The main aim of treatment is to keep your viral load low and eventually achieve viral suppression. The amount of adherence required to meet this point may vary slightly from person to person, it can also depend on the drugs that you are taking and other personal factors, such as if you have any other health conditions.
Clinicians generally use 95% adherence as the standard required for viral suppression. This means that your adherence should be close to perfect, but if you miss a dose once in a while it won't normally stop your HIV from being suppressed. If you keep forgetting your antiretroviral treatment, you need to speak to a healthcare worker about it. They'll be able to offer you some help.      

Taking breaks from your treatment is not recommended. Antiretroviral treatment is the only way to control HIV and keep your immune system healthy. It's important that people who stop taking antiretroviral treatment re-start again as soon as possible. If you have had a long break, you should see a healthcare worker before starting treatment again. They will want to check your overall health and may suggest that you take a different treatment this time.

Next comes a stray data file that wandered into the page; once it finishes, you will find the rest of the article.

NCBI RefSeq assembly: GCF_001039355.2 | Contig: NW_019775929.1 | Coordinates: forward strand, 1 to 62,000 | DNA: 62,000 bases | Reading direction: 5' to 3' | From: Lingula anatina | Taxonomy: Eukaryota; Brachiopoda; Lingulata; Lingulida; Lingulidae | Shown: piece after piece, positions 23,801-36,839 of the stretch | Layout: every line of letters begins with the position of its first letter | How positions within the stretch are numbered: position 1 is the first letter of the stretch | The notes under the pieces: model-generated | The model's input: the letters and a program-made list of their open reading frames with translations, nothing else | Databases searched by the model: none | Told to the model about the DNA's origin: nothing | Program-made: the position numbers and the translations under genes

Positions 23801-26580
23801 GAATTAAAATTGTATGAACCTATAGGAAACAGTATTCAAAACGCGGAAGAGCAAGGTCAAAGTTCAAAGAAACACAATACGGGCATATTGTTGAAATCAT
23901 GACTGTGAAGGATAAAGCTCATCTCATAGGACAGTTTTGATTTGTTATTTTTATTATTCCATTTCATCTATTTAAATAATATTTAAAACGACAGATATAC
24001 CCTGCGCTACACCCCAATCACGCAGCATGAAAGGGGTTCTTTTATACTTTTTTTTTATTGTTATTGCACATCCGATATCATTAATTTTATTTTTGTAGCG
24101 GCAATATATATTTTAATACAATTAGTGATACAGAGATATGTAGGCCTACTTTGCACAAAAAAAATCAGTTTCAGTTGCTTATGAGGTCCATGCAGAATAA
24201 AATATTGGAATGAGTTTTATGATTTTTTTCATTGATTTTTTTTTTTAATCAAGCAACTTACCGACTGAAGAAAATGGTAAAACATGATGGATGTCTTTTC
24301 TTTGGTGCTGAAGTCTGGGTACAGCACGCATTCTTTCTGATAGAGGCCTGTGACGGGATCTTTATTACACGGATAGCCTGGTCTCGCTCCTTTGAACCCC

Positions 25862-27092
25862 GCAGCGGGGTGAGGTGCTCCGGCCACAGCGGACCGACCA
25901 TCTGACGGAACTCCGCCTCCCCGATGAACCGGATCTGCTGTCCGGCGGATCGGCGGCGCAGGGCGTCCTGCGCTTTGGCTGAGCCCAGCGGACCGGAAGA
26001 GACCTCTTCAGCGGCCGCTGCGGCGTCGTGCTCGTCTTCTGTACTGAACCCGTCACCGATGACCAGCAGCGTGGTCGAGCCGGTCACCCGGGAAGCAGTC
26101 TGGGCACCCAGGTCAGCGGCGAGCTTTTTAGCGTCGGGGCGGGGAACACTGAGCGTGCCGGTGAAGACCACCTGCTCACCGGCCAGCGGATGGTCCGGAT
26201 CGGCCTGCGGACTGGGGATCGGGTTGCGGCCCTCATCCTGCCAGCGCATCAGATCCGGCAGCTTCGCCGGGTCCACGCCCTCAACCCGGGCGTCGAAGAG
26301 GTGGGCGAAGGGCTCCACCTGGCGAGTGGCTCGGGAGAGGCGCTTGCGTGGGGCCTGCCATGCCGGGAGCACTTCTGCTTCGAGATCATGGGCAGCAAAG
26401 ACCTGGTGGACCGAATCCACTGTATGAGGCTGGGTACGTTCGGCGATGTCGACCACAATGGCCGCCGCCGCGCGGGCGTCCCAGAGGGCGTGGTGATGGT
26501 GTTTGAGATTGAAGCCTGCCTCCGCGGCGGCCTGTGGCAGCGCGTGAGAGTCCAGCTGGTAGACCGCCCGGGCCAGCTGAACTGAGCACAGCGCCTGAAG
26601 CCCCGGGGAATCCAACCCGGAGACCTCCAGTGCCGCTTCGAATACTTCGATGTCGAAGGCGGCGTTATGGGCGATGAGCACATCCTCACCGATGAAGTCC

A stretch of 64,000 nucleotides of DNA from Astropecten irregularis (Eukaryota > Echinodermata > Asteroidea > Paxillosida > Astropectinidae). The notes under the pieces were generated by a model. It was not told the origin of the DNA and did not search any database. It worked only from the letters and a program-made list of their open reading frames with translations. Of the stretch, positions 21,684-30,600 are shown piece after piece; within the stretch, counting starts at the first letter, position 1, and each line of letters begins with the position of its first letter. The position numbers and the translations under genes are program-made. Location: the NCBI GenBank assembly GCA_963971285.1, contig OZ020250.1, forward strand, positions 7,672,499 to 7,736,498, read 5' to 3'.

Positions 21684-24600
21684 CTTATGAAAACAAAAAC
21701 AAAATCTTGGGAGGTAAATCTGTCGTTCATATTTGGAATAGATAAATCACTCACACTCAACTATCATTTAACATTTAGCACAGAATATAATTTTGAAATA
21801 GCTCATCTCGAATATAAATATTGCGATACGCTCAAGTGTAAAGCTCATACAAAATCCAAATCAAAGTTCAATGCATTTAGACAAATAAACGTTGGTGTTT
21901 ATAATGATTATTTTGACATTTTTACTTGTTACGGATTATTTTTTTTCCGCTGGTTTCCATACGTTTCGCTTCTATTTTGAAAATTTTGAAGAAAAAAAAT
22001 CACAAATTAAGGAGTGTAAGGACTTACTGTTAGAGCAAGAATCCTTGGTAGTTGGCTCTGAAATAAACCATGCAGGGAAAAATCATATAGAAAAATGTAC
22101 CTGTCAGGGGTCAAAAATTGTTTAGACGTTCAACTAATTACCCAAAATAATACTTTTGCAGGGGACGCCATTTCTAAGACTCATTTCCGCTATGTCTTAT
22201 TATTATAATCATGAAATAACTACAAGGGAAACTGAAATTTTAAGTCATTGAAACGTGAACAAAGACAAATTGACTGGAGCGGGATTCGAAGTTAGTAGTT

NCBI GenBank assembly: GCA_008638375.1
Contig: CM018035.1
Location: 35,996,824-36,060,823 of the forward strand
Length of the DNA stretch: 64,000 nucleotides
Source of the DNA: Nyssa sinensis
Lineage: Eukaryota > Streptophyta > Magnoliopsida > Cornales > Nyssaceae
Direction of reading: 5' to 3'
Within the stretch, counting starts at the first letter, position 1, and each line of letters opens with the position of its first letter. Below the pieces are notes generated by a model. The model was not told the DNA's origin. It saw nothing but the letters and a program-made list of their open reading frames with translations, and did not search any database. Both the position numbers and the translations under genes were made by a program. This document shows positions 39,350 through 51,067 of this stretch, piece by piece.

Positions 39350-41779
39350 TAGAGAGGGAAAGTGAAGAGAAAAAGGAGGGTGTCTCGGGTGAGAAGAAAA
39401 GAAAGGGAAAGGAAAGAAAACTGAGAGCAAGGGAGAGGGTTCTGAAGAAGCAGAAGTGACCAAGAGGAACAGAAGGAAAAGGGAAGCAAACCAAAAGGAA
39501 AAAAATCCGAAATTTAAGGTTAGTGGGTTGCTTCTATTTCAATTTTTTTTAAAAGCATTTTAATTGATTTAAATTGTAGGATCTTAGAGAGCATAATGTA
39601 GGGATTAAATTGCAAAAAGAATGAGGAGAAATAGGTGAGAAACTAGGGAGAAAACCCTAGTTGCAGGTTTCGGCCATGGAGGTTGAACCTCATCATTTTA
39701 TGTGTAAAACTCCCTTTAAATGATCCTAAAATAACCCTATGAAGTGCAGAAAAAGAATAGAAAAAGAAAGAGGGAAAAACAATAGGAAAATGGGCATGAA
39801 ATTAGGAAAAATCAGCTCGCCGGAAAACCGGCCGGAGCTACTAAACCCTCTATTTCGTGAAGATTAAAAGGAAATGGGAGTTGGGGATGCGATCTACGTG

Whether or not it matters if you take your antiretroviral treatment with food will depend on the specific drugs that you are taking. The main reason they give you advice around food is that it can change how your treatment is absorbed.

For example, taking efavirenz after a high-fat meal can mean that the amount of antiretroviral treatment absorbed by your body is far higher. This can make side effects worse and in worse cases lead to a level of the drug in your body that can be harmful. Other drugs require food in order to be fully absorbed, so make sure you understand and follow your healthcare worker's instructions.
If you are having problems following the advice about whether or not to take your antiretroviral treatment with food, let your healthcare worker know.